Technical means in 1990Missile
MIM-23B 'Improved HAWK'
Speed: ±Mach 2,4
Lethal area of destruction: ±180m (600 feet)
Le radar à impulsions PAR. © L.Schmitz.
(Rotation speed of all the radars was synchronized at 20 rpm)
CWAR detection radar (Continuous Wave Acquisition Radar)
L'opérateur du CWAR se protège des radiations électromagnétiques sous le couvercle blindé.
Operation in continuous waves (Doppler principle). The CWAR was very efficient at low and medium altitudes and could detect aircraft and helicopters flying very close to the ground. The correct interpretation of its scope display was however difficult and required intensive training. The detection of aircraft was not only made visually on the scope display, but also by listening to the audio signal. The echo was automatically materialized by the firing computer and displayed on the major consoles.
HPIR tracking radar (High Power Illumination Radar)
Le "High-Power" peut suivre ses cibles à plus de 80km. L'équipement à la finition typique des années 60 a
en fait été mis à jour et cache désormais une électronique digitale moderne.
En contrôlant manuellement l'élévation et le site du radar, une équipe entraînée pouvait s'en servir comme d'un
radar de recherche. © L.Schmitz.
L'antenne IFF par -20°... © L.Schmitz.
The ICC (Information Coordination Center) was a metal container similar to the BCC, which housed the firing computer. Like most hardware of the Hawk system, the computer had many ‘Hard-Wired’ (physical connection by electric cables) components to withstand the effects of an electromagnetic pulse generated by a nuclear explosion. It treated the radar signals and generated symbolic displays of the different targets, according to their priority. In the ‘Autofire’ mode the ICC controlled completely the battery without human intervention (including the firing of the missiles). This mode enabled to treat a large number of targets in the shortest time, but it was not selective. It was a last resort mode that was not used by the Belgian units. The PCP (Platoon Command Post) was a modified version of the ICC, with a firing console. In combination with the CWAR, a HPIR and a firing section the PCP could operate independently in the configuration ‘AFU’ (Assault Fire Unit). This ensured the continuity of firing while moving to a new position. The AFU departed at first with a half battery. Once it was operational on the new position, it was joined by the rest of the unit.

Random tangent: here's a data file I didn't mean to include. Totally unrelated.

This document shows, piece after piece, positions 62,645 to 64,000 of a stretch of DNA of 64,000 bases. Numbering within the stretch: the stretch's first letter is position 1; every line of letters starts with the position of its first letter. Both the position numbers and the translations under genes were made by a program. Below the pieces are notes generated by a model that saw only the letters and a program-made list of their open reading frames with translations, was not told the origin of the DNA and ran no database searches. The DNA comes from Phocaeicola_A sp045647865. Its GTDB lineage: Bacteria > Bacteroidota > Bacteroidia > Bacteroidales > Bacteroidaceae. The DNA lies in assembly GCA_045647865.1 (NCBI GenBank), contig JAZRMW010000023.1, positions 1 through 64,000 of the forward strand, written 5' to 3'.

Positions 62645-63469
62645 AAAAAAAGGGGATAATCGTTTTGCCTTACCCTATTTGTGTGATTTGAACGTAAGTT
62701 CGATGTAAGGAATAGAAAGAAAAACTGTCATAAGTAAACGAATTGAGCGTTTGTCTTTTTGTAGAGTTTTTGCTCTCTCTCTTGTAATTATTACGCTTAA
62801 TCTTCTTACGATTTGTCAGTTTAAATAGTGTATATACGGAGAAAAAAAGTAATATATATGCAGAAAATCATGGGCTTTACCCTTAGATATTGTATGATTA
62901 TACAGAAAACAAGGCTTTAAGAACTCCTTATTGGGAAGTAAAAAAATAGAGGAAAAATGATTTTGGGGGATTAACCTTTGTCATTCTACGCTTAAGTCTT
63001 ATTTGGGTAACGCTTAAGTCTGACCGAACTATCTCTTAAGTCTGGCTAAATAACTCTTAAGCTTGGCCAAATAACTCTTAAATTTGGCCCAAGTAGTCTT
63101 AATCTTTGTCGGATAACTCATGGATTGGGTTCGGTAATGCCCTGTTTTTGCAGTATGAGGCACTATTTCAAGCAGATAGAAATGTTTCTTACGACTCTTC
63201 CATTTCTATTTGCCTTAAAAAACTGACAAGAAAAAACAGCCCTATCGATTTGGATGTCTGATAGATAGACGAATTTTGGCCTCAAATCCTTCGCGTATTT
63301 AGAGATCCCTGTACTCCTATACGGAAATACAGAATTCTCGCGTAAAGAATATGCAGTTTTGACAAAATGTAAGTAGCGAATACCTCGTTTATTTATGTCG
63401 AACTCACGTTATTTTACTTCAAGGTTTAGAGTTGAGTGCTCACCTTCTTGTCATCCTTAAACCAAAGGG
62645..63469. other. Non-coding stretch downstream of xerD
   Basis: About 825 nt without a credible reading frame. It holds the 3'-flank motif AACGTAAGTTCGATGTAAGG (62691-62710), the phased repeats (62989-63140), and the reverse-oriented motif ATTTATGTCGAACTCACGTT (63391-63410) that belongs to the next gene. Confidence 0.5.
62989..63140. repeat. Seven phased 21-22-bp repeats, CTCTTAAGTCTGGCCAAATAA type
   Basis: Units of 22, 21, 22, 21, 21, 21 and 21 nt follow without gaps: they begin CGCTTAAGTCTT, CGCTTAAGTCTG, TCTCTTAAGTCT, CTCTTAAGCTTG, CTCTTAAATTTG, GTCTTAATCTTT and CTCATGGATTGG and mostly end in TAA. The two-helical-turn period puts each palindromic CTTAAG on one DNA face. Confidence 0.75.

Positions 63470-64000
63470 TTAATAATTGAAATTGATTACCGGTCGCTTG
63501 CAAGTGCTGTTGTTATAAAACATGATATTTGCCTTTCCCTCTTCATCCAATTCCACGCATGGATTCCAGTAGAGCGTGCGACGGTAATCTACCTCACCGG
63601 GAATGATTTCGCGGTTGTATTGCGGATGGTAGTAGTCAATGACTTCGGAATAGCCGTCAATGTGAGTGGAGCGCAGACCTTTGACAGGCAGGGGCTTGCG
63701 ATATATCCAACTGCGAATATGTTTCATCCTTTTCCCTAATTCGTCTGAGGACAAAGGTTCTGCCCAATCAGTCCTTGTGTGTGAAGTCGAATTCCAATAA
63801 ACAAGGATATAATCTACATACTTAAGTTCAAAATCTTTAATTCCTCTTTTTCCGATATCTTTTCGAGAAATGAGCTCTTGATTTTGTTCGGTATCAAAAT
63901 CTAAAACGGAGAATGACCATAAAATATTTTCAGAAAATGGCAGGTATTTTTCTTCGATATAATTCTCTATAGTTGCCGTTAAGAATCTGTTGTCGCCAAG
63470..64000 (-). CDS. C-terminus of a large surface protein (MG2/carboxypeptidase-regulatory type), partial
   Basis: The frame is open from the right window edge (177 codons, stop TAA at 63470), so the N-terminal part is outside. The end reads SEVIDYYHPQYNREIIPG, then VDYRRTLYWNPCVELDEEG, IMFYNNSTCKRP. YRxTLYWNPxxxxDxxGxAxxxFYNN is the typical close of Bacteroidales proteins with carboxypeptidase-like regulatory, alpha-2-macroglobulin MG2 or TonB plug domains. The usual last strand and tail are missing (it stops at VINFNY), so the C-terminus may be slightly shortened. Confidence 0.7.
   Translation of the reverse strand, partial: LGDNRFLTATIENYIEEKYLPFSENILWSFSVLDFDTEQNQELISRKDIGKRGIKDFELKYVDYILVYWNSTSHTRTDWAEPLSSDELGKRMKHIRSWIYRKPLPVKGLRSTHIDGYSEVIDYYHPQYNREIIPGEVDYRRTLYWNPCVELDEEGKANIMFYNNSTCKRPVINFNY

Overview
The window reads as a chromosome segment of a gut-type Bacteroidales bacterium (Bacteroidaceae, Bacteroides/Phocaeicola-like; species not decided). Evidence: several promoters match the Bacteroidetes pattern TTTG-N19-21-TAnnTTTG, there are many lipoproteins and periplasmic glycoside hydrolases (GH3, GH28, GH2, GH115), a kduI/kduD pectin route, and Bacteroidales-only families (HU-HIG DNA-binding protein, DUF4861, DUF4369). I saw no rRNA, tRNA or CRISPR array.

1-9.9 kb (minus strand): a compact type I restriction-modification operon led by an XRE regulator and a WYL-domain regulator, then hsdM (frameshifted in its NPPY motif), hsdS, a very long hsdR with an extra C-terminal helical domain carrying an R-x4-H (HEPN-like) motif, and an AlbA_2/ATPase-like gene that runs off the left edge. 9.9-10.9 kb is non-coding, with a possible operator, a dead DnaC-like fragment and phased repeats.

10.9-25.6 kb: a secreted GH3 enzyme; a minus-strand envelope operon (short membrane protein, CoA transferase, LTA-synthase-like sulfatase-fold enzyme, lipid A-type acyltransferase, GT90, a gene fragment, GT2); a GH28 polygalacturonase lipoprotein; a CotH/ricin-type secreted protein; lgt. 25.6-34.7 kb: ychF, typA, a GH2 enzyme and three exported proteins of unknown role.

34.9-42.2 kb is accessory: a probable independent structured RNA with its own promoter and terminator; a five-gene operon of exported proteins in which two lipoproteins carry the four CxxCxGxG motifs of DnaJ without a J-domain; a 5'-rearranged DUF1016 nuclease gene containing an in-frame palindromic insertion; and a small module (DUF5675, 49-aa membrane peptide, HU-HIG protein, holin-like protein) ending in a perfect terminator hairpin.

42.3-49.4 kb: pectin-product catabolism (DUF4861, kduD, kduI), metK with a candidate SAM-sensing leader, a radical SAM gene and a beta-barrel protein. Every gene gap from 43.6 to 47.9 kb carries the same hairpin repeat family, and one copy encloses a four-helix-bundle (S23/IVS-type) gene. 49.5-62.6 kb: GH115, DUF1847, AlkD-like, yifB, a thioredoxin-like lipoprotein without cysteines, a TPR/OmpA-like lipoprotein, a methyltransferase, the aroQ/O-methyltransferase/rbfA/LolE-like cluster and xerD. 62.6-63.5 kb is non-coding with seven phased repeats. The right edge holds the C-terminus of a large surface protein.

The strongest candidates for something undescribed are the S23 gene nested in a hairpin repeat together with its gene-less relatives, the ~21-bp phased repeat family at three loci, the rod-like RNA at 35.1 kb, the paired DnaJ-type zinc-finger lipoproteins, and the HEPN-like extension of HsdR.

Air traffic was detected by the PAR and CWAR radars. The firing computer of the ICC processed the data and displayed it on the screens of the BCC, possibly with additional useful information such as: threat symbols, IFF data, ECM, etc. The fire officer (BCO) assigned a target to one of the two firing sections by using a joystick. The High-Power radar locked on the target and provided more accurate data. The BCO gave the order to fire: ‘Shoot One’ for a single missile or ‘Ripple Two’ for two (in the case of an attack by multiple aircraft, for example). The operator selected a launcher and started the firing sequence. The missiles were running at 2.500km per hour towards the target illuminated by the HPIR radar. After a few seconds, the rocket motor would stop and the missile would continue its interception path gliding on its impetus while being completely invisible to the pilot. It exploded when it overtook its target, destroying everything that would fly at less than 300m. The firing section could then proceed to the next target.
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